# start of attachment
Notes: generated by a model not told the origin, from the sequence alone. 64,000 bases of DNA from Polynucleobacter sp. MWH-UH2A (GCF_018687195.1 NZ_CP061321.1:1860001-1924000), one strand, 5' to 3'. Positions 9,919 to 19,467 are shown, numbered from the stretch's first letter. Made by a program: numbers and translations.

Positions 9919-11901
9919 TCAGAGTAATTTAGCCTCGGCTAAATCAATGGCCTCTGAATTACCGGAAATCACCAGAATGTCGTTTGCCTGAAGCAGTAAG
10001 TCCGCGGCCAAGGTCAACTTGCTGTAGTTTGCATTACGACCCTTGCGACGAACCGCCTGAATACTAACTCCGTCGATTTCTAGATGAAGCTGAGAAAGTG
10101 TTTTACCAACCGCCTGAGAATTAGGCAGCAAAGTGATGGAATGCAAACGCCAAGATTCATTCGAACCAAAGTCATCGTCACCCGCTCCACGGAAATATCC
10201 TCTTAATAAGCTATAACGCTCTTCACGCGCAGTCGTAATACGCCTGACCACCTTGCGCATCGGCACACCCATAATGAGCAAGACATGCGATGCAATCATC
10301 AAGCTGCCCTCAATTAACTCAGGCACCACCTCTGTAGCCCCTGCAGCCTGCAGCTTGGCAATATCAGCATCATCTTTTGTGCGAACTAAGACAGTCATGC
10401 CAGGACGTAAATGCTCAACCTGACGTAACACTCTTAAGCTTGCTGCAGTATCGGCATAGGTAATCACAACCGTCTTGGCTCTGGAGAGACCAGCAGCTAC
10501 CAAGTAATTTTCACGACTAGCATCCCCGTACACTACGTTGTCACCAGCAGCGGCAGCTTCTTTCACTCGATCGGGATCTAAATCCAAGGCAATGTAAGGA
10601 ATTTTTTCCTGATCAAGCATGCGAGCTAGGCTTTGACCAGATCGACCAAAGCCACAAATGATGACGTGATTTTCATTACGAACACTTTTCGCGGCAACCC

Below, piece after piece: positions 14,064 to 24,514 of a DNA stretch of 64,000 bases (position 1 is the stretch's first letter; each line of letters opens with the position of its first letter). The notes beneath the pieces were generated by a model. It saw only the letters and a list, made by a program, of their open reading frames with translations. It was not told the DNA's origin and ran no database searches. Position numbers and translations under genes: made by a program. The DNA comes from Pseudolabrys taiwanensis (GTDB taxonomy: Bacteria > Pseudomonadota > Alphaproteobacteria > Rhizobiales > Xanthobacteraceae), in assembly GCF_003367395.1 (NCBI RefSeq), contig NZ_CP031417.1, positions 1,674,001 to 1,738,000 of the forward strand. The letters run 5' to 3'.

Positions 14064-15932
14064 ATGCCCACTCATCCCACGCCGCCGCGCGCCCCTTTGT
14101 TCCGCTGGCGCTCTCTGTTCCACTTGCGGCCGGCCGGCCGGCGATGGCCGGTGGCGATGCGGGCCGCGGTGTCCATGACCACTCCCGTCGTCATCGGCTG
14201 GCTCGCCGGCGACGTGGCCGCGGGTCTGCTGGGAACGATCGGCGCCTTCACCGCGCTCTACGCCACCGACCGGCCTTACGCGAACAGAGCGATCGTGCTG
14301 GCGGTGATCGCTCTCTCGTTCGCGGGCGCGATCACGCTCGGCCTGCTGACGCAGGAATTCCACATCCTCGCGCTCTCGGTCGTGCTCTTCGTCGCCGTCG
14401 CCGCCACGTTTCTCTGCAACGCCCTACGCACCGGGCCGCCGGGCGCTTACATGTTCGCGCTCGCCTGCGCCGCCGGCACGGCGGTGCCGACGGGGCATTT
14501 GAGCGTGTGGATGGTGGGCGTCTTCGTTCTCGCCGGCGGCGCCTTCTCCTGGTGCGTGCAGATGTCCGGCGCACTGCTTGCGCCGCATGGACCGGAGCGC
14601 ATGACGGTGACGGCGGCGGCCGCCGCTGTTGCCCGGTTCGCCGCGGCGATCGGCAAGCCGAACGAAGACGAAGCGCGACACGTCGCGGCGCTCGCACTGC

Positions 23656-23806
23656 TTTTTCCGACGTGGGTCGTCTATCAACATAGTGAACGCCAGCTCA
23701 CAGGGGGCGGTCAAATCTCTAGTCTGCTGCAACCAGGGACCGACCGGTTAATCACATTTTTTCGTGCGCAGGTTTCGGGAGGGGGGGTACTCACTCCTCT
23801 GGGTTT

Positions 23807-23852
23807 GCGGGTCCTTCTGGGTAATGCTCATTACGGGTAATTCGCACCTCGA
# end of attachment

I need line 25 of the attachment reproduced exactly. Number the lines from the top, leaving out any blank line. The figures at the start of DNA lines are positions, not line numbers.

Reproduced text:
23807 GCGGGTCCTTCTGGGTAATGCTCATTACGGGTAATTCGCACCTCGA